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steverpi

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About steverpi

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  1. Getting Started with C This is a quick and very simple introduction to programming in C on the Raspberry Pi. The program is the sort of program I use to write on the BBC Micro in the '80s in the UK electrical retailer Laskys to annoy the staff! On Windows I used win32diskimager to write the debian6-19-04-2012.img file to a Kingston class 4 8GB SD card. a 2 or 4GB card would do just fine. On Windows 7 you will need to run the win32diskimager as administrator to access the SD card. The debian image and the image writer are available in the downloads area on the raspberrypi.org site. Ok, so having written the debian image to the card, make sure the card is pushed all the way into the Pi & ensure you have a keyboard, mouse and monitor connected. My setup has the Pi linked to a 800x600 touch screen via a HDMI to DVI cable - I hope to get the touch screen working at a later date. When the Pi has booted - if it's the first time then the system will perform some extra first-boot initialisation before restarting. Nothing very much happens after booting - you will be left looking at a black screen with loads of text and a login prompt. Enter "pi" (without the quotes) and press [Enter]. Enter "raspberry" as the password and [Enter]. At the next $ prompt enter "startx &" to start the windows environment. Let's write C! Use the mouse to open the menu (bottom left) Accessories/LXTerminal. The mostly black window will open and you will be presented with the $ command line prompt, e.g. pi@raspberrypi:~$ Type "nano" [Enter] to open a simple text editor. This editor allows you to use the keyboard arrow keys to move around the file and pressing the [Ctrl] key with O (shown in the help as ^O) allows you to save any text you write in a file. Enter the following into the editor, making sure you use the same case for the statements: #include <stdio.h> main() { while (1) { printf("Steve was here! "); } } Then press ^O (Ctrl+O) and enter "hi.c" [Enter] as a filename. Press ^X to exit the editor. Back at the $ prompt, type "ls" [Enter] to show the list of files in the current directory. You should see the new "hi.c" file listed. Type "gcc hi.c" [Enter]. Gcc is the compiler that will change the hi.c language text file into a binary executable that the Pi processor can execute. If there are no typing mistakes in the hi.c file then gcc will not print anything to the screen. To see the output type 'ls' and [Enter]. You should see a file called a.out. a.out is the default output file for gcc. To execute a.out type "./a.out" [Enter] As you can see, the program will scroll the (annoying) message up the screen until you intervene to stop it. Press ^C to cause execution to stop. Well done, that was your first C program on the Raspberry Pi. Author steverpi Category Raspberry Pi Tutorials / Guides / How-To's Submitted 05/25/2012 10:15 AM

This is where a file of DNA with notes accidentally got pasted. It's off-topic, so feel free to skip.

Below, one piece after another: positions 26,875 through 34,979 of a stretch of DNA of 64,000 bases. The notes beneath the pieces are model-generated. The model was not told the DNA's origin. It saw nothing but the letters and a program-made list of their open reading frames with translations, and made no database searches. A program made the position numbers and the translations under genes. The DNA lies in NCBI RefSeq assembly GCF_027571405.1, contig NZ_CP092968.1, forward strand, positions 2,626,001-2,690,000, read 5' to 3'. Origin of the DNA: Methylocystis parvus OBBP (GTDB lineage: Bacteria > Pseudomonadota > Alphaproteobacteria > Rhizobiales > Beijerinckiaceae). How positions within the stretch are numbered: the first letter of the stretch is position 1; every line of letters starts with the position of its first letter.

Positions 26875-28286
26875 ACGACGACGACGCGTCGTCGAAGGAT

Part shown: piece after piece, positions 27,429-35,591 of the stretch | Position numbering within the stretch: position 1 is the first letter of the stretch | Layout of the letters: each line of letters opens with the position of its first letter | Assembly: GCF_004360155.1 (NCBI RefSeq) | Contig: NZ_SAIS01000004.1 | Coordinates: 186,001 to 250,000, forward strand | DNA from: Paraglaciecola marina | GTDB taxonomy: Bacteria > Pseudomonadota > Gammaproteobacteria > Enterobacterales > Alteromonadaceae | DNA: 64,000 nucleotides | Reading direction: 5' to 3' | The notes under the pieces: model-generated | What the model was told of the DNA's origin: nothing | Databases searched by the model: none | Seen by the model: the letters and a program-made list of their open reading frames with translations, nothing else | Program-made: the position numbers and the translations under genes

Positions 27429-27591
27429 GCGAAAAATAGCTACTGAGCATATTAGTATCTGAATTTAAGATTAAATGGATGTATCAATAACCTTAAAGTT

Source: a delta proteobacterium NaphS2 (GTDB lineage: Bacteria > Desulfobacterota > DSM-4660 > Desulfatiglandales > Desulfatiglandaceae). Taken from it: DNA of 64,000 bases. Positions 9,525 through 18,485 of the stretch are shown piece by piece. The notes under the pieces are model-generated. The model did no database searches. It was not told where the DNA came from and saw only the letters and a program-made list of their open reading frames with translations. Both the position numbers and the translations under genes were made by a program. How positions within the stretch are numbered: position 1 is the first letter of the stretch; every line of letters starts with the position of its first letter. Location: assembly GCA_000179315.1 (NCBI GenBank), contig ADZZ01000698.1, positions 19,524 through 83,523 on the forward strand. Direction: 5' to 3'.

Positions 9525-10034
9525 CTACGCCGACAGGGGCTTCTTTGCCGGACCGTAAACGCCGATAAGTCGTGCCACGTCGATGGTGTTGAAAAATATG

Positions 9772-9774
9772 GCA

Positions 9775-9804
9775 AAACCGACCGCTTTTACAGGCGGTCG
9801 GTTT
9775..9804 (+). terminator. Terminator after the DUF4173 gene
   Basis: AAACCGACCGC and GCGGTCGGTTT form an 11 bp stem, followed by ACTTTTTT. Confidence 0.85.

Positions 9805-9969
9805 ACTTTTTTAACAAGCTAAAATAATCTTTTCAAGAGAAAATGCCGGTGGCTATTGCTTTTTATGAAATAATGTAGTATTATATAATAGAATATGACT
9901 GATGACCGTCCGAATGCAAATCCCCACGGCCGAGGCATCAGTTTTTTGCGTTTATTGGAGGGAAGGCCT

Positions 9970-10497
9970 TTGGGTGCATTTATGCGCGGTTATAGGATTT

2. This is a quick and very simple introduction to programming in C on the Raspberry Pi. The program is the sort of program I use to write on the BBC Micro in the '80s in the UK electrical retailer Laskys to annoy the staff! On Windows I used win32diskimager to write the debian6-19-04-2012.img file to a Kingston class 4 8GB SD card. a 2 or 4GB card would do just fine. On Windows 7 you will need to run the win32diskimager as administrator to access the SD card. The debian image and the image writer are available in the downloads area on the raspberrypi.org site. Ok, so having written the debian image to the card, make sure the card is pushed all the way into the Pi & ensure you have a keyboard, mouse and monitor connected. My setup has the Pi linked to a 800x600 touch screen via a HDMI to DVI cable - I hope to get the touch screen working at a later date. When the Pi has booted - if it's the first time then the system will perform some extra first-boot initialisation before restarting. Nothing very much happens after booting - you will be left looking at a black screen with loads of text and a login prompt. Enter "pi" (without the quotes) and press [Enter]. Enter "raspberry" as the password and [Enter]. At the next $ prompt enter "startx &" to start the windows environment. Let's write C! Use the mouse to open the menu (bottom left) Accessories/LXTerminal. The mostly black window will open and you will be presented with the $ command line prompt, e.g. pi@raspberrypi:~$ Type "nano" [Enter] to open a simple text editor. This editor allows you to use the keyboard arrow keys to move around the file and pressing the [Ctrl] key with O (shown in the help as ^O) allows you to save any text you write in a file. Enter the following into the editor, making sure you use the same case for the statements: #include <stdio.h> main() { while (1) { printf("Steve was here! "); } } Then press ^O (Ctrl+O) and enter "hi.c" [Enter] as a filename. Press ^X to exit the editor. Back at the $ prompt, type "ls" [Enter] to show the list of files in the current directory. You should see the new "hi.c" file listed. Type "gcc hi.c" [Enter]. Gcc is the compiler that will change the hi.c language text file into a binary executable that the Pi processor can execute. If there are no typing mistakes in the hi.c file then gcc will not print anything to the screen. To see the output type 'ls' and [Enter]. You should see a file called a.out. a.out is the default output file for gcc. To execute a.out type "./a.out" [Enter] As you can see, the program will scroll the (annoying) message up the screen until you intervene to stop it. Press ^C to cause execution to stop. Well done, that was your first C program on the Raspberry Pi.

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